Discreet Tech for Dapper Elders

PRC Title settlement reverse mortgages 

Part Two: New Boons to Aging in Place

“I had to replace all kinds of lights this week,” a father told his daughter when they spoke on the weekend. “It seems every bulb in this 50-year-old house blew at the same time, including the floodlights.”

She listened to his recital with growing concern and only one thought in mind: “Dad, were you climbing on a ladder to change these bulbs?” “Yes, but only a few steps. No big deal,” he replied. She explained that while he was in good shape for his age, elder bodies, like old light bulbs, can suddenly falter without warning — and ladders are dangerous at any age. He wouldn’t hear it, declaring he was fit as a fiddle and she was worrying needlessly.

Aging isn’t what it used to bereverse mortgage news

Granted, this is not your parents’ (or grandparents’) aging process. But as we noted in New Boons to Aging in Place / Part 1, more than half of those 80-plus fall every year — and they’re not climbing on ladders. What’s the solution? Discreet elder tech.

Here are four leading-edge solutions that reverse mortgage professionals may want to suggest, as appropriate, to prospects, clients, family members and other seniors in your sphere of influence.

PERS for the home

Consider EchoCare, which describes itself as “an elderly care home observer.” This non-intrusive PERS (personal emergency response system) issues automatic alerts for safety and emergency situations — and includes a disruptive fall detector with a very low rate of false alarm. The best feature for seniors who bristle at wearing a PERS pendant, watch or other device? It’s non-wearable.

Once installed in a standard-size senior apartment, EchoCare continuously monitors four essential body indicators (location, posture, motion, respiration) using a low-power radio frequency sensor that does not compromise the resident’s privacy. When the system determines an emergency situation has occurred, it sends an alert to the designated contact person. In addition to being a resource for falls, EchoCare also recognizes situations such as sleep stress (e.g., sleep apnea), prolonged time in the bathroom, hyperventilation, and no time in the kitchen (is the senior eating properly?).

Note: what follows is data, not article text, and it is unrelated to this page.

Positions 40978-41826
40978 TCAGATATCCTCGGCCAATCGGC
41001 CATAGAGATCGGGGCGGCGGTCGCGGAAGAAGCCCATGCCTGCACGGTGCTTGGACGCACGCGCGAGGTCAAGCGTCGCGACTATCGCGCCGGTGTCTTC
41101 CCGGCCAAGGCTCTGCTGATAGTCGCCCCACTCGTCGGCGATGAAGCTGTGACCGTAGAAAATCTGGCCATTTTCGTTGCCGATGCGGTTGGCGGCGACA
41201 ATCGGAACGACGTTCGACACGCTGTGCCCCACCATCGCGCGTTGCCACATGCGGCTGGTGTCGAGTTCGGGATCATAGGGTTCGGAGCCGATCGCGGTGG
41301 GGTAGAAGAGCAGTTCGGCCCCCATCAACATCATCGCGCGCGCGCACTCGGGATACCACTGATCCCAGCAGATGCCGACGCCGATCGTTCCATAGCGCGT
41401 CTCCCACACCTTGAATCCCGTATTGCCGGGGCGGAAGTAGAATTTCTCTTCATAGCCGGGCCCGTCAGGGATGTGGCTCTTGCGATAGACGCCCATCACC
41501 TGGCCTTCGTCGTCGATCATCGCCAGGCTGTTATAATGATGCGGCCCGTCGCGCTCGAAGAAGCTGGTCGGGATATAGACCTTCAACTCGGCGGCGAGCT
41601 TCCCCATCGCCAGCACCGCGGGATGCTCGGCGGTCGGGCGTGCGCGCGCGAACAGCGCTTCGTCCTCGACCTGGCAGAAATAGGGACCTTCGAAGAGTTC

Diagnosis before disease 

Some seniors might not mind a PERS, wearable or home-based, but may object to going to the doctor if they feel fine. Iowa startup ITR Diagnostics is addressing non-invasive medicine by developing digital biomarker panels to help physicians and researchers identify and monitor patients with neurological diseases (such as Parkinson’s disease). During an annual checkup, doctors will be able to detect serious disease years before it develops.

Early detection and diagnosis, especially with neurologic conditions such as Parkinson’s, which are often not diagnosed until late in disease progression, will allow people to make changes sooner that can benefit their health and overall quality of life.

Data-driven support for families 

What if an elder’s family members need support? MyndYou is a mobile platform that monitors cognitive, physiological and behavioral parameters to provide data-driven dementia care insights.

Its first feature is MyndYourDrive, designed to alert families of people with early stage cognitive deterioration about when someone needs to relinquish the car keys. As we’ve explored, giving up the independence of driving can be devastating for seniors. Yet with or without cognitive impairment, seniors are outliving their ability to drive safely by an average of 7 to 10 years, according to the AAA (American Automobile Association). Now families will have data to back up their concerns.

Like hearing aids for the eyes

Finally, NuEyes has developed smartglasses to help the visually impaired see again. While not safe to use on the road, NuEyes (built by two veterans using technologies originally designed for military use) works with someone’s existing prescription eyeglasses and functions similar to a tablet or smartphone, streaming images via a built-in digital camera. NuEyes look somewhat like VR (virtual reality) goggles — and to a person with low vision, may feel like that when they first put them on and experience the joy of seeing again.

It may not be possible to keep determined seniors from performing the household tasks or living the lifestyle they’ve managed successfully for seven, eight, or nine decades. But at least the support to monitor such activity is becoming available for families’ peace of mind.